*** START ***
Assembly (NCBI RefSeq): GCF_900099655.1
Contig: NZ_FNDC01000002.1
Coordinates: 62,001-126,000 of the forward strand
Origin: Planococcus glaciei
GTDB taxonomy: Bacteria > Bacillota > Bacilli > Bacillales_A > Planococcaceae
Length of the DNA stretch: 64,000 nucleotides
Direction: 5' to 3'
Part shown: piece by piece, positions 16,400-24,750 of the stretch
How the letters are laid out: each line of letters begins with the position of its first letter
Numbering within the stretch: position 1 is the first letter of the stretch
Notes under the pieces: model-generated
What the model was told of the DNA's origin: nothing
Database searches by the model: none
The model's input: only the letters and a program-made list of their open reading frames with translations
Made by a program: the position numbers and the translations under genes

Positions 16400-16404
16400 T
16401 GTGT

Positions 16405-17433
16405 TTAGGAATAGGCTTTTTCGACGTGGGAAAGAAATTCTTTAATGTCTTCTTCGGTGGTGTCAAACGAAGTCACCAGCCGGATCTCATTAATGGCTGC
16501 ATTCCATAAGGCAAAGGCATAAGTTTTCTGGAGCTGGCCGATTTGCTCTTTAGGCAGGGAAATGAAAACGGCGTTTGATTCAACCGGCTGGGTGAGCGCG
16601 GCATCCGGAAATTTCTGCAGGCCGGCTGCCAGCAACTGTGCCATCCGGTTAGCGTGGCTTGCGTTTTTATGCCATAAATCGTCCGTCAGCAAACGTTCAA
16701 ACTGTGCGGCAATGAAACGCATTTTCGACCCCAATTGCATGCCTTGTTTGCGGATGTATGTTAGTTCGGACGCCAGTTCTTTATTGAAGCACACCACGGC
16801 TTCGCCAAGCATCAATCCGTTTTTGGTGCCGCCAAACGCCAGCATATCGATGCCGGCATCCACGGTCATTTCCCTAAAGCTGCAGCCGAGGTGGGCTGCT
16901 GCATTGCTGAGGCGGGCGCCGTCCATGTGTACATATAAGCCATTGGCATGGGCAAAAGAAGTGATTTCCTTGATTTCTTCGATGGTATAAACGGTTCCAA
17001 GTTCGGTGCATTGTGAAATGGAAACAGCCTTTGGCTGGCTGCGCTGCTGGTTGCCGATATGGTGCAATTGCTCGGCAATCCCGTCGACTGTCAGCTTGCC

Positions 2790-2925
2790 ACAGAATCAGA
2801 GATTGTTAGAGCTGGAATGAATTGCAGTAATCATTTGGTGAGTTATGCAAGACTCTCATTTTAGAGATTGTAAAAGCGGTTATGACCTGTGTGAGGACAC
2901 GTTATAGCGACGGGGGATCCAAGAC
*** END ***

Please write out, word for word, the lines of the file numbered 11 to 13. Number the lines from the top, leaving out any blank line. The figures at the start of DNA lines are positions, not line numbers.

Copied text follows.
Notes under the pieces: model-generated
What the model was told of the DNA's origin: nothing
Database searches by the model: none